Posted February 24, 2014
In recent years we’ve regularly disagreed with the Renewable Fuels Association (RFA) on the Renewable Fuel Standard (RFS) because its ethanol mandates could harm consumers and the broader economy. The conversation with Big Ethanol has been, well, spirited. That said, hats off to RFA for including an oil and natural gas industry executive as one of the keynote speakers at the recent National Ethanol Conference (NEC).
Marathon Petroleum’s David Whikehart, director of product supply and optimization, was invited, said RFA’s Bob Dinneen, because “it is critical that we be open to the message of our customer.” A constructive view for sure.
The oil and natural gas industry supports ethanol and other renewable fuels. We are the ethanol industry’s biggest customer. Yet, the ethanol mandates in the RFS potentially could result in damaged vehicle engines as well as powerand marine equipment and already have played a part in higher food costs and other consumer impacts recently. All of the above threaten to erode critical public support for renewable fuels, which is why the RFS should be repealed.
Posted December 30, 2013
As 2013 nears its end, noting some of the year's most popular Energy Tomorrow Blog posts:
Jobs = Job 1
PwC’s latest detailing of the economic impacts of oil and natural gas activity ranked the highest in readership. And why not: It’s a great story. PwC found that in 2011, the last year for which complete data is available, the industry recorded these key numbers:
- 9.8 million full- and part-time jobs supported, directly and indirectly.
- $1.2 trillion added to the economy, accounting for 8 percent of the national total.
- Nearly $600 billion contributed in associated labor income – including wages, salaries, benefits and proprietors’ income.
Posted December 10, 2013
EPA held the first of a series of public hearings last week on its 2014 ethanol use proposals under the Renewable Fuel Standard (RFS), during which the National Chicken Council’s Mike Brown observed that the Washington, D.C., hearing basically attracted three groups of people: ethanol producers, corn producers and “the rest of us.”
Quite a bit of truth there. The debate over the RFS finds ethanol backers fairly isolated in arguing that the RFS is fine the way it is and that higher-ethanol blend fuels – like E15 and E85 – should be pushed more aggressively into the marketplace to satisfy the program’s mandates.
The stance has them at odds a number of interests, including consumer and food groups, auto manufacturers, the makers of small-engine vehicles and equipment, turkey and chicken producers, restaurant owners and more. Strikingly, AAA, the venerable travel/motoring organization, has been criticized by Big Ethanol for opposing wider use of E15, which studies have shown could damage engines in vehicles not designed to use it.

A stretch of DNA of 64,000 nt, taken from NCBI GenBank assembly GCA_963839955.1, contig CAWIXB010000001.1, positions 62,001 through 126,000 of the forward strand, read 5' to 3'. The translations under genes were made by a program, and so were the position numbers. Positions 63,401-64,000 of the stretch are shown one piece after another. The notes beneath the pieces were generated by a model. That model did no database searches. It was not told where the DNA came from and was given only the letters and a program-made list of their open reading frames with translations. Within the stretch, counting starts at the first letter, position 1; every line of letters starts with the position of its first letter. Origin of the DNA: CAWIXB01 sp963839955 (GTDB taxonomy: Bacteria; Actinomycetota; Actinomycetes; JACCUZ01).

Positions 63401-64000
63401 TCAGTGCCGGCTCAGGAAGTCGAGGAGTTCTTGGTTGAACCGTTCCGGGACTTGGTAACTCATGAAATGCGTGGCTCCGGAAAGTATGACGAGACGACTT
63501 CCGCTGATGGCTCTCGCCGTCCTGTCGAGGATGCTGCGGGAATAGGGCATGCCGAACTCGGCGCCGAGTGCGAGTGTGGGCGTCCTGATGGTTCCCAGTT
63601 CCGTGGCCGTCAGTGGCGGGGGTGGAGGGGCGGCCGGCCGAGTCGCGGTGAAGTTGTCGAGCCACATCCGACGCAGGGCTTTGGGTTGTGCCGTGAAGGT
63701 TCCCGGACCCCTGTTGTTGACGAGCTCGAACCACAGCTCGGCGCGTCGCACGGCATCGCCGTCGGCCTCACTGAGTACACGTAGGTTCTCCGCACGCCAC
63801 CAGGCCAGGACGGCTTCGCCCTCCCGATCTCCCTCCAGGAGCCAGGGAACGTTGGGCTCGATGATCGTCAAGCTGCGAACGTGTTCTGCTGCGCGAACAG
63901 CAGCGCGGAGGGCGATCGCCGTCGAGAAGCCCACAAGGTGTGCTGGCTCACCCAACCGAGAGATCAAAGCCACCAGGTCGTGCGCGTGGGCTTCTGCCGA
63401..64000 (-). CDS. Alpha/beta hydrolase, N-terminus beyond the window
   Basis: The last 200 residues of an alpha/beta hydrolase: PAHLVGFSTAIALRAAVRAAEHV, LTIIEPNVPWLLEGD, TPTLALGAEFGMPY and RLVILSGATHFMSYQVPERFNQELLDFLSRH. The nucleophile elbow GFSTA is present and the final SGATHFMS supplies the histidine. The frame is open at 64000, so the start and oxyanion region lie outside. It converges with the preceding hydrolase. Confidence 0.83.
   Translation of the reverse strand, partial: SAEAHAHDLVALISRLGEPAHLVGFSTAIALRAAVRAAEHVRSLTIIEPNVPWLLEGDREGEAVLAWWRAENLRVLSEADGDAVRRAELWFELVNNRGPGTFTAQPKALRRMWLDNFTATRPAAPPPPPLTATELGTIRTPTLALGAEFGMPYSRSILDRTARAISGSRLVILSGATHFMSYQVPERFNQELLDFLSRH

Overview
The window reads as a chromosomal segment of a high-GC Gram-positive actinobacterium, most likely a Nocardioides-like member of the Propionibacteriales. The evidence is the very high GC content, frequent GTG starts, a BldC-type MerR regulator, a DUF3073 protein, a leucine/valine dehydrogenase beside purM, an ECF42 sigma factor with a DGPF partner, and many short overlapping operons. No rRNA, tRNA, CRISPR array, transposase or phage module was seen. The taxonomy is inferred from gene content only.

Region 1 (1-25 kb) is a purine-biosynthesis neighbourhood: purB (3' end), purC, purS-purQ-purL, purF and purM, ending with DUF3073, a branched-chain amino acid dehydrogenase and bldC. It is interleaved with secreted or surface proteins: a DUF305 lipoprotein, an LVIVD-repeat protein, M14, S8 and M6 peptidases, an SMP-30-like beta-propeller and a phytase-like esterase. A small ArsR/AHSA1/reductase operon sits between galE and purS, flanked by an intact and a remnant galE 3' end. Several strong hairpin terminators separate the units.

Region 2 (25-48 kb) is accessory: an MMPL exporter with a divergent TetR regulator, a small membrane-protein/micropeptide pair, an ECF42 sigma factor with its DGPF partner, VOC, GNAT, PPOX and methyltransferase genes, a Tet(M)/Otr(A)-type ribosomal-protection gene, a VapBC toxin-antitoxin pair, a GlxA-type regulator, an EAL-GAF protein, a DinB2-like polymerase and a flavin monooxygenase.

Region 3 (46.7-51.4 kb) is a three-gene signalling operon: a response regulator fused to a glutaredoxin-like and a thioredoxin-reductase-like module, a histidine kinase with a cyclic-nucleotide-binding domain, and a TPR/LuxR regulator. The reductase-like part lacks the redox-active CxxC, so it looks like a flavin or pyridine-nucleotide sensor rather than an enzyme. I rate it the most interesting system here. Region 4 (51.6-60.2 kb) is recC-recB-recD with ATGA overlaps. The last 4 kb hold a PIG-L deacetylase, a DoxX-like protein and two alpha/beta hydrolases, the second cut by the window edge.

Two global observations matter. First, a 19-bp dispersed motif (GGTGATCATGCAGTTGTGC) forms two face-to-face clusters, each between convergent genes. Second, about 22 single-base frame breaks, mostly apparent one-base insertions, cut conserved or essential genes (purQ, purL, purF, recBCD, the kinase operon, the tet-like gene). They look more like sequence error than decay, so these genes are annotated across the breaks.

Posted December 2, 2013
As EPA opens a 60-day comment period on its proposals for next year’s required ethanol use levels under the Renewable Fuel Standard (RFS), below is a light-hearted reminder that higher-ethanol blend fuels like E15 – which ethanol supporters advocate as a way to meet RFS mandates – pose significant risks for small engines.
Posted November 1, 2013
It’s understandable that supporters of the Renewable Fuel Standard (RFS) might be anxious these days. Consider that EPA reportedly is thinking about lowering its 2014 ethanol mandates under the RFS, and that more than 160 members of the U.S. House of Representatives are urging the same in a letter to EPA Administrator Gina McCarthy.
Posted October 31, 2013
The Outdoor Power Equipment Institute (OPEI), an international trade association representing more than 84 small engine, utility vehicle and outdoor power equipment manufacturers and suppliers worldwide, is closely watching public discussion of the Renewable Fuel Standard’s ethanol mandates and the push for wider use of E15 fuel. That’s because the small engines its members build and supply aren’t designed for higher ethanol blends. A look at E15 from OPEI and others in the small-engine sector.
Posted October 25, 2013
Posted October 24, 2013
Posted October 24, 2013
Posted October 9, 2013
A tactic used by ethanol backers trying to defend the relatively defenseless Renewable Fuel Standard (RFS) is attempting to frame the RFS debate as one between America’s oil and natural gas companies and renewable energy.
That’s faulty for a couple of important reasons. First, we’re Big Ethanol’s biggest customers, buying billions of gallons a year, as a useful additive in E10 gasoline. Second, our companies are for renewables, not against them, investing $81 billion in renewables and carbon-reduction efforts to reduce greenhouse gas emissions between 2000 and 2012 – nearly as much as all other U.S. industries ($91 billion) and more than the federal government ($80 billion).